The French navy has “vast experience in operations, in maintainability and sustainability for the force,” says Mesnet, who notes that “80% of the nuclear and conventional classes have convergent parts and underwater technologies. This means that the new SSN-class Barracuda which goes to sea trials next year is a driver for change for the conventional class as well.”


The Franco-Spanish Scorpène diesel-electric AIP attack submarine (SSK) has been chosen by Chile, Brazil, Malaysia (above) and India.

He discussed at some length their global experience in building conventional submarines. What was most interesting in the discussion was how each client has different indigenous capabilities and infrastructure, and yet DCNS has been able to shape a customized solution for each of them.

The Scorpène submarine program mentioned earlier is the perfect example. Purchased by Chile, Malaysia, Brazil, and India, the existing workforce, infrastructure and upgrade requirements were different in each case.

Chile had a mature structure, and DCNS worked with them to insert the Scorpene into their extant infrastructure and then build out to support the new vessel. “After 10 years, the Chileans were very independent in terms of sustaining the submarine.”

With Malaysia, they had to standup a completely new capability on a relatively isolated facility on Borneo Island.  “They really started from scratch and we stood up the infrastructure with national companies. Nowadays, the Malaysia Navy caught up with the highest standards of the region.”

The contract for India required a standup of new infrastructure, skills and training. The first Indian submarine is now undergoing sea trials. “The first one has been about standing up new capabilities in India, but with the next five their involvement is growing in the build and maintenance processes.”

In Brazil, “we went one step further. We helped them design their new submarine base. We assisted them with the construction of the base; and in process, they have stood up their own design and maintenance capabilities.”

It is obvious that the global domain knowledge base being shaped and developed by DCNS is a key asset.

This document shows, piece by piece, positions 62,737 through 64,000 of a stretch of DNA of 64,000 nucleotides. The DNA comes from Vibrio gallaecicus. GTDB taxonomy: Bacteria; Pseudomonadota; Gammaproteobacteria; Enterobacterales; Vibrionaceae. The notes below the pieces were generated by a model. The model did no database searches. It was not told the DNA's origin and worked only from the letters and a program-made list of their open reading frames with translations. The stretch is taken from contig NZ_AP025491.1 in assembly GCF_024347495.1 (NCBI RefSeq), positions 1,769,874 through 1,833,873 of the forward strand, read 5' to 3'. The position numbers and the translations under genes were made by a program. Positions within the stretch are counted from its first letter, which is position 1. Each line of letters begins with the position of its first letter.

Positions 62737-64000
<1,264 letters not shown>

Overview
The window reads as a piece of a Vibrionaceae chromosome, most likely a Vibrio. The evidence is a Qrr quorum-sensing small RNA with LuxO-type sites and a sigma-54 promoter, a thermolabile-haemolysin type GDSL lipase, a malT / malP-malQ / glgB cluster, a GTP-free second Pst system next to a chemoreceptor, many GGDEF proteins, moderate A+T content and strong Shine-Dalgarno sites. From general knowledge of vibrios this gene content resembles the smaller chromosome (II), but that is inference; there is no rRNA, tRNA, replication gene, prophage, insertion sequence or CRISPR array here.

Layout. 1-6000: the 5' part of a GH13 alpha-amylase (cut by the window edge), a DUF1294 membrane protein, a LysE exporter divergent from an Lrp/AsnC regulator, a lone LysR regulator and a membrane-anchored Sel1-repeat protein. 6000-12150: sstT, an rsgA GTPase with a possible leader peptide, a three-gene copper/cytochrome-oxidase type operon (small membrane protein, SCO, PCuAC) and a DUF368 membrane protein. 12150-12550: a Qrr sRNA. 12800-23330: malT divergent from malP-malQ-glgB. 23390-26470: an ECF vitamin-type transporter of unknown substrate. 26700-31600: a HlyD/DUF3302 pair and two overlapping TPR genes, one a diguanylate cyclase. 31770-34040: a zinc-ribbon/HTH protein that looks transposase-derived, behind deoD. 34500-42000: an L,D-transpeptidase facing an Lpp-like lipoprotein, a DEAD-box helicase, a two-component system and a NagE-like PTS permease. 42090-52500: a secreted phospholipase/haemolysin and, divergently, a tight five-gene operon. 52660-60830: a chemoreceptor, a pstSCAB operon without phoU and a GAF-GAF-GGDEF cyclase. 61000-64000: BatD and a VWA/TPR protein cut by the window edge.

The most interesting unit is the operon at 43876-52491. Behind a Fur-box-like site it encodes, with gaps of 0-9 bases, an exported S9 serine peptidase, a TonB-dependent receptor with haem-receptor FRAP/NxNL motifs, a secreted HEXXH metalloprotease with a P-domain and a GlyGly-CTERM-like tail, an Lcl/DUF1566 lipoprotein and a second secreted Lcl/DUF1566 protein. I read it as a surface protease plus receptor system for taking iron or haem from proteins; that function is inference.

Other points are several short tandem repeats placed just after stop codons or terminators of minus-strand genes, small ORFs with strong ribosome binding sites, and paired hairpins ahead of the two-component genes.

And also new with the Australian opportunity, there is an opportunity to work with the US Navy in a new and innovative way. The combat system will be American. “The French Navy has worked extensively with the UK and US Navies, and it will be a major positive milestone and collaborative work to interface with a US combat system onboard a French submarine.”

In short, DCNS has brought a variety of historical experiences, and evolving technological capabilities seen in the new variants of both the nuclear and conventional submarines, which can be leveraged by Australia. It makes a great deal of sense for Australia to have chosen DCNS and to shape a new conventional submarine capability which will blend new technologies into an advanced submarine able to operate throughout such a challenging ocean as the Pacific.

As my colleague Ed Timperlake has put it: “Naming the Pacific Ocean as Pacific is one of the great branding mistakes of all time.” And adding new conventional submarine capabilities to the evolution of the US Navy in the Pacific will enhance coalition capabilities in a challenging strategic environment.

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Robbin Laird is an international defense analyst based in Virginia, USA.

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Comments

It is great to see such an innovative approach to the new build, especially in longevity and evolution. I hope 30 years down the track the fickle Australian media has not tared this platform like it did the Collins Class and we evolve an future Barracuda here. It is a pity this was not done with Collins in a lot of ways for Australia. Existing subcontractors could evolve with the new design and grow in the way described in the papers above. Lessons learnt could have been implemented and Incorporated to build a better platform, support and build base. Existing ILS support could have been easily transferred as well as upgrade of the facilities. It is great for DNCS to envisage this type of progress so early in the build for so far down the track. What this sensible and practical approach will need is the a lack of irony from the Australian public.